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Why You Should Keep A Running List of Your Career Accomplishments

Why You Should Keep A Running List of Your Career Accomplishments

Some experiences are those that we remember with butterflies in our tummy and a giddy smile upon our faces, while others not so much. Our experiences often contribute to defining who we are and what perspectives we have on life but as time passes by these memories begin to fade and our experience, whatever little our minds have savaged, begin to rust one day at a time. So to avoid that our career  accomplishments are often up on the fridge or framed in the living room, and wherever they are, they serve as a reminder of our competence, ability and proficiency.

So imagine what would happened if we remembered them in their full glory? Each accomplishment, not just the one’s you remembered to put on your fridge.  Yup, the possibility is exhilarating! So here are the top reasons why you must keep an updated running list of your career accomplishments!

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To See Where You Are

A checklist exists in most of our minds. Every successful individual has a to- do list which is ticked off one bit at a time, one accomplishment at a time. This to- do list virtual or real is a gentle reminder of where you are and where you are headed. This keeps you on task and motivated. On task because you know where you are and motivated because of everything you’ve achieved!

To See Where You’re Going

So the road ahead is long, tiring and difficult. Isn’t it always? For, if it’s not, surely you’re on the wrong road. But how do you know where are going. Life has no map and though you have an idea of where you are headed you may not always know how to get there.  Your accomplishments then become your landmarks. They help you gauge your way around and make sense of how to get where you are going and see how far you’ve gotten!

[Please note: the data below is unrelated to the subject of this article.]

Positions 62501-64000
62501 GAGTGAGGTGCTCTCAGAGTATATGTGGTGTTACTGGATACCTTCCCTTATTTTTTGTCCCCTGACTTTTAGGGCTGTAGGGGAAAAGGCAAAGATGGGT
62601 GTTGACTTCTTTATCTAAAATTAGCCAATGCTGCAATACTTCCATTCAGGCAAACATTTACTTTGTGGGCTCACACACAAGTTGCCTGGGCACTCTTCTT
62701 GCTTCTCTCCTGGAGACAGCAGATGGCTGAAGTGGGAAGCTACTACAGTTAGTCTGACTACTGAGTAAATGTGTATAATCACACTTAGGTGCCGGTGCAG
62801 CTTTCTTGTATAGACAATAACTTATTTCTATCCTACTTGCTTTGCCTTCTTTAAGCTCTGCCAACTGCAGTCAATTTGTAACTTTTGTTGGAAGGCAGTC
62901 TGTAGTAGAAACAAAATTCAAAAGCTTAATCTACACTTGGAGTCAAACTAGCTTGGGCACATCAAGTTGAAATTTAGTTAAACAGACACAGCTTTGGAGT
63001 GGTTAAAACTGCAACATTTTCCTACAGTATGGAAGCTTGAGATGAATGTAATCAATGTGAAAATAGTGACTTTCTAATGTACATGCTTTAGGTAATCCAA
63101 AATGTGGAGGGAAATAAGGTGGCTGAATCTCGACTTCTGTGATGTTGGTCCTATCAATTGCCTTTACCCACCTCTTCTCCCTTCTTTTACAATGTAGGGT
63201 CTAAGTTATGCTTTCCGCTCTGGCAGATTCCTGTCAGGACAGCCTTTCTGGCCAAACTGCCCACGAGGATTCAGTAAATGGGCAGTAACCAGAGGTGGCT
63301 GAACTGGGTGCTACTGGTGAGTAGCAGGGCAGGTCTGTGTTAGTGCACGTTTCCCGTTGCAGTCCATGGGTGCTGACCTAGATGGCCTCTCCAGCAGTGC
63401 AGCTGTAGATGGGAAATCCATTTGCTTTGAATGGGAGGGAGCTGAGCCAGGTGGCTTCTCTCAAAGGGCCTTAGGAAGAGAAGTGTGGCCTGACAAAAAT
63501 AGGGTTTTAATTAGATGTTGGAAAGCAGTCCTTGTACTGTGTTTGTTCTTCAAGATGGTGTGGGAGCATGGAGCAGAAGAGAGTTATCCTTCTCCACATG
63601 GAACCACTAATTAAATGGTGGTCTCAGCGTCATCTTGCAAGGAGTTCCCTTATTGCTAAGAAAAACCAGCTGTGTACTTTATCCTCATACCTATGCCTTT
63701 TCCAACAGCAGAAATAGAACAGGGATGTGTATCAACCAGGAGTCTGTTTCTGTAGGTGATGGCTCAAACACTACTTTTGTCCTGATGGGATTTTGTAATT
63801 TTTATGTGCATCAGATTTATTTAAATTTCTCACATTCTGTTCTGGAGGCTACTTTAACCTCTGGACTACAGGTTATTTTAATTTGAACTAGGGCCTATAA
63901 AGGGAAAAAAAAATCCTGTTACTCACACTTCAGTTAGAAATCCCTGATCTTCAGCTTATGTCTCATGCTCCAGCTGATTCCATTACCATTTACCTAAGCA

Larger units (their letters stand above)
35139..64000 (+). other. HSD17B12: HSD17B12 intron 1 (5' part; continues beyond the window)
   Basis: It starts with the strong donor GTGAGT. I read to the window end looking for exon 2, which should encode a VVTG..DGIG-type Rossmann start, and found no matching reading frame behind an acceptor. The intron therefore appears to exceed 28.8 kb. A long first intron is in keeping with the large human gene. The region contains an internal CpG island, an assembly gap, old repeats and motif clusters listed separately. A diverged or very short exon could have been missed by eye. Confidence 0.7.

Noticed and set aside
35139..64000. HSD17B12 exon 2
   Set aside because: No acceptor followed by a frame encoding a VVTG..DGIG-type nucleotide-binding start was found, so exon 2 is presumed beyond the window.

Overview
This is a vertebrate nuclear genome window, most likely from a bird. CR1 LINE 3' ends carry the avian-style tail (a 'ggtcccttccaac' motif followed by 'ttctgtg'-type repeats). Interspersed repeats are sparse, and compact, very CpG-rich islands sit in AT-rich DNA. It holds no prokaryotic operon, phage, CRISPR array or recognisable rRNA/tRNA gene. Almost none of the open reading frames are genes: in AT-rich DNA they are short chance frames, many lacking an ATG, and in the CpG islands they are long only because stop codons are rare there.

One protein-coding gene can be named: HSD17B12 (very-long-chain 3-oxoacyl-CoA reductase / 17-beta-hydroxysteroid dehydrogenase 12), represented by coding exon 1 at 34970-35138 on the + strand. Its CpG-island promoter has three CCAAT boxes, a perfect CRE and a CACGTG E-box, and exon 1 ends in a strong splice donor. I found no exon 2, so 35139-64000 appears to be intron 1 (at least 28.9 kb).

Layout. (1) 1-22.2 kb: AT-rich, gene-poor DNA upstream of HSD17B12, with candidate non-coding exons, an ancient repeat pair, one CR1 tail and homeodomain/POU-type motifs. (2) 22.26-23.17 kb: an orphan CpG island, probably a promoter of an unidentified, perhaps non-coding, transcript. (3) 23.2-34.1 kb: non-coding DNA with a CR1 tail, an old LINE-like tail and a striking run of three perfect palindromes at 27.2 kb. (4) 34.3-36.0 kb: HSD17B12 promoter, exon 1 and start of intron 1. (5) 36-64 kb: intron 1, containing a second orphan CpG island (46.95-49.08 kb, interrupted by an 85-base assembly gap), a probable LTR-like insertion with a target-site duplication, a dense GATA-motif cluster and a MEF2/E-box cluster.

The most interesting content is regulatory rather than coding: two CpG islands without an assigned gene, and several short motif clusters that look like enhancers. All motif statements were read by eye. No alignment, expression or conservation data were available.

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To See What Worked And What Didn’t

Nine thousand nine hundred and ninety nine ways to not make a bulb but 1 way to ultimately make the bulb. Not everything works out the way we want it to — or the way it should. Now you have kind of an idea of what works for you and what doesn’t. Keeping a list, a constantly updated list of your accomplishments, helps you see where you excel and where you don’t. Many times you’ll see that there is a pattern to your successes. These patterns help you figure out where your strengths lie and how to improve upon your weaknesses.

To Give Yourself Choices

This brings us to another very important aspect of writing down your experiences. Your accomplishment may not all be of the same type. They all needed effort but some needed more and some needed lesser effort. Why were some of your tasks so demanding? What was it about the other tasks that made it easier? Well now you have a whole of horde of choices to look for and to search from! You can revisit memory lane and see the choices you had in the past and the ones you have currently and the ones you would possibly want in the future!